Native Son

Why A Black Supreme Court Justice Has No Rights A White Man Need Respect

(Page 3 of 8)

But he had been cast in the role of a black criminal taking the Fifth, 100 times, and a would-be butcher of women.

With this last, as any cop on the beat could have told the senators, Thomas had been smacked on the equivalent of a "Most Wanted" list, with the annotation "black -- 43 years old -- reputed mass murderer -- armed -- dangerous." Thomas had been set up for a kill.


Why didn’t the senators grasp the dangerous stereotypes they had generated? Why didn’t they recognize what they were doing? Because the stereotyping was camouflaged for them by their enormous hypocrisy, a hypocrisy that took two forms -- the first, a counterfeit reverence for Clarence Thomas’ achievements and "roots"; the second, a counterfeit concern with his intellectual history and ideas.

Nothing could have been more proudly offered by committee Republicans and more flatteringly received by Democrats than the tale of the black boy from Pin Point, Georgia, and the saga of his studies at Holy Cross, his law degree from Yale, and his eventual rise to prominence. It was a Horatio Alger story that tugged at every American’s heartstrings, and even when it didn’t, it was supposed to.

The tale that Thomas himself told was accurate, and he told it with justified pride. It was the compulsive and wide-eyed gushing over it by the senators that was counterfeit and tacitly offensive to blacks. Thomas was scarcely the first small-town boy from the South to have achieved an important measure of success in the United States, and it was both patronizing and hypocritical to celebrate him as though he were. But that was just a symptom of a deeper hypocrisy: Few, if anyone at all, on the Senate committee, plus its legions of staff "researchers," actually cared a fig about Thomas’ background or "roots."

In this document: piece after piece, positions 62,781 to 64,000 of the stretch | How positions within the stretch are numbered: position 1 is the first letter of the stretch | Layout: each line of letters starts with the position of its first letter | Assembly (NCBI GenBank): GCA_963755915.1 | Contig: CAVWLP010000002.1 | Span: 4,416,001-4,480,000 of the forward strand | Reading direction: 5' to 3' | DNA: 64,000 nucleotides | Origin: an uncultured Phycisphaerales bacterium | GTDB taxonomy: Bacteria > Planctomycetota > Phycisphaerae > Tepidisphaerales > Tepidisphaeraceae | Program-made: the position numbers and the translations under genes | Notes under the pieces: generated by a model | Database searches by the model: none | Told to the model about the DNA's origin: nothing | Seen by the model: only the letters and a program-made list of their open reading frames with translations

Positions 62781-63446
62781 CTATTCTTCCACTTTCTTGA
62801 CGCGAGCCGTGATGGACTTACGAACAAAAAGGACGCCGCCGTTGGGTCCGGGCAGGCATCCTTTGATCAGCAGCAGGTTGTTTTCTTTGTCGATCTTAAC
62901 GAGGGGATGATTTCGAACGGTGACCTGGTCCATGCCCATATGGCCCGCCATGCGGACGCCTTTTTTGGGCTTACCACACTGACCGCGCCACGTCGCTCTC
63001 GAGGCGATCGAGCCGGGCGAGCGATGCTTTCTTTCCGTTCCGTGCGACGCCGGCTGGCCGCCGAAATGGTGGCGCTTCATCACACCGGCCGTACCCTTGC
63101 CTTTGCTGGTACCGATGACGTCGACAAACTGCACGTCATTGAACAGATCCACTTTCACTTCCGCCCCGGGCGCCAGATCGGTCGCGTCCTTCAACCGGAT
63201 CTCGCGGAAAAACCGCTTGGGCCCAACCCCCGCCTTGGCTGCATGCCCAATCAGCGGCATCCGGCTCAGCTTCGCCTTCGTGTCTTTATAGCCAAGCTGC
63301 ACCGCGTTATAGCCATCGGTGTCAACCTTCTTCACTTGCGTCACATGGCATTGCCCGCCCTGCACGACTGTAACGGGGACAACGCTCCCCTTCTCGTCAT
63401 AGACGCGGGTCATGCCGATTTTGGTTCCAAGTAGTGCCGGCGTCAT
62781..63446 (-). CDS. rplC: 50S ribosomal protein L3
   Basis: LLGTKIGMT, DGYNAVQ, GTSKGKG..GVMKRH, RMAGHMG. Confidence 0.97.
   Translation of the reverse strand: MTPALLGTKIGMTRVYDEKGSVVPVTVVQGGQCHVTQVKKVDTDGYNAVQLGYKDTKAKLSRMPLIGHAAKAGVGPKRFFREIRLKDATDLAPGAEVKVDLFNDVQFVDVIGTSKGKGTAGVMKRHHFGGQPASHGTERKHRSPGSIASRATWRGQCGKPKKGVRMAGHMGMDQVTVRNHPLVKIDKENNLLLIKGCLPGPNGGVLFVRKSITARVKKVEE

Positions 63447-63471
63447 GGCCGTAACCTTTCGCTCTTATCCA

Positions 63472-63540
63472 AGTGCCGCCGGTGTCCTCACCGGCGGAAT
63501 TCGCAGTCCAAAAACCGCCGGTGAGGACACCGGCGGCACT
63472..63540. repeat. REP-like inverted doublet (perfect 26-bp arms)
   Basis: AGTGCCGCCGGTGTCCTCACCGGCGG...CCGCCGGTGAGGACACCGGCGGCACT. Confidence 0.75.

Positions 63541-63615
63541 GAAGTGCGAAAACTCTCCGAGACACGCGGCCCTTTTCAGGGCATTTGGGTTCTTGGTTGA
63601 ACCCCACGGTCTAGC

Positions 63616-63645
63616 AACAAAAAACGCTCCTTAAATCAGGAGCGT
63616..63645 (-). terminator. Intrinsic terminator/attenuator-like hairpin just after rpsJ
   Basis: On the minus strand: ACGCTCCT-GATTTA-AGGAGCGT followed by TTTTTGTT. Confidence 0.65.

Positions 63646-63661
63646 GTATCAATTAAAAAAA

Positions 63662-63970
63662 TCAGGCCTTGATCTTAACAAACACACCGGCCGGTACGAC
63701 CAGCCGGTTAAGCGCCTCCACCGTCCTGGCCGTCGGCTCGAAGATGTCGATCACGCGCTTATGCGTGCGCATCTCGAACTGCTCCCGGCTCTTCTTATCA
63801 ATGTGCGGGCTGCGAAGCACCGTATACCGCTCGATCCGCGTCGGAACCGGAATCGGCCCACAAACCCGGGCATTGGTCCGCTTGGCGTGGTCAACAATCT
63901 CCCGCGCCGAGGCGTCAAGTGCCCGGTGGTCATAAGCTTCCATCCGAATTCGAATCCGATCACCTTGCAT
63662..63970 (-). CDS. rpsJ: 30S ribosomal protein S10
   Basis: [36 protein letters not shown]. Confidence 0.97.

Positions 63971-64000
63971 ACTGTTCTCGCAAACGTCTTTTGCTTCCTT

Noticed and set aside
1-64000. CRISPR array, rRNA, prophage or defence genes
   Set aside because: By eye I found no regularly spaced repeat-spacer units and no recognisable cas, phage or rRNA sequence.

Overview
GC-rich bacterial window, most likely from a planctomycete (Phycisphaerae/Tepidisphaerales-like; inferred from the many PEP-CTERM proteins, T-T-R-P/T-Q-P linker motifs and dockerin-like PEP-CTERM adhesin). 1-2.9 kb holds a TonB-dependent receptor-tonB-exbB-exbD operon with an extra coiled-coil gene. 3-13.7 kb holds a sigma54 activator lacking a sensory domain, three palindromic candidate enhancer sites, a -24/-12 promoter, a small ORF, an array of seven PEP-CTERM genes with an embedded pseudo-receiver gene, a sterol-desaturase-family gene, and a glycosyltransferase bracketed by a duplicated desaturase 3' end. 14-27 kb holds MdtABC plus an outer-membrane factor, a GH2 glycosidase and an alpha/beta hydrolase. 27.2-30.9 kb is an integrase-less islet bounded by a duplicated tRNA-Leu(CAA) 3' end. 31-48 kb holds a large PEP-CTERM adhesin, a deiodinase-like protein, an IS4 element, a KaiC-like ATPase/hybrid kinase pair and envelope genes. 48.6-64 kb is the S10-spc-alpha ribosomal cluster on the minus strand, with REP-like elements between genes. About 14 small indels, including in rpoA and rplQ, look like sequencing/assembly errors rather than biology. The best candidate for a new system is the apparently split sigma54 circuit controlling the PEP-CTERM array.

The roots of an American black are not to be found in the town in which he was born or reared. They are plunged deep in the dark loam of slavery and its ongoing and unfinished business of institutionalized racism. No senator, and apparently no staffer, even considered for a moment investigating Thomas’ real roots or his real struggle with American racism.

They should have done so, for the same reasons they should not have evaded one of their major political problems and buried it in legalized abortion. Because they all knew that white racism, both of the deeply entrenched kind and of a reactive, defensive kind, was exploding all about them in workplaces, in schools, and in police departments in response to double-standard affirmative action; because it was an issue that in one form or another might come before the Court; because it was an issue about which the nominee had thought deeply for most of his life -- and because it was an issue that was affecting, must be affecting, the real black man sitting before them.

Except...the subject for the Democrats was taboo. And Clarence Thomas wasn’t real to the Senate Judiciary Committee: He was a black pawn in their evasive political chess game; he was a collection of stereotypes. So no one, apparently, thought of doing some research on what really lay behind all the mutually congratulatory, intensely "caring" backslapping about Clarence Thomas’ roots.

Here are just a few things someone might have dug up about those roots by grabbing an old copy of The Black Bourgeoisie by E. Franklin Frazier, professor of sociology at Howard University and former president of the American Sociological Association. Here are a few of the events that were still living memories transmitted to those who reared Thomas:

  • Thomas’ great-grandfather was alive in 1857 when the question of whether the Negro was or was not only property and therefore had or had no rights as a human being was raised. This question was addressed in the Dred Scott case, which was taken to the Supreme Court where Chief Justice Taney inscribed the famous answer: "A Negro has no rights which a white man need respect."
  • In 1898, close to the date of birth of Clarence Thomas’ grandparents, Rep. A. Dearmond of Missouri described Negroes as "almost too ignorant to eat, scarcely wise enough to breathe, mere existing human machines."
  • In 1900, perhaps within Thomas’ grandfather’s memory, the American Book and Bible House published The Negro, A Beast, which depicted God as an idealized white man, along with a white man made in his image and a caricature of a Negro intended to show that the Negro was "simply a beast without a soul."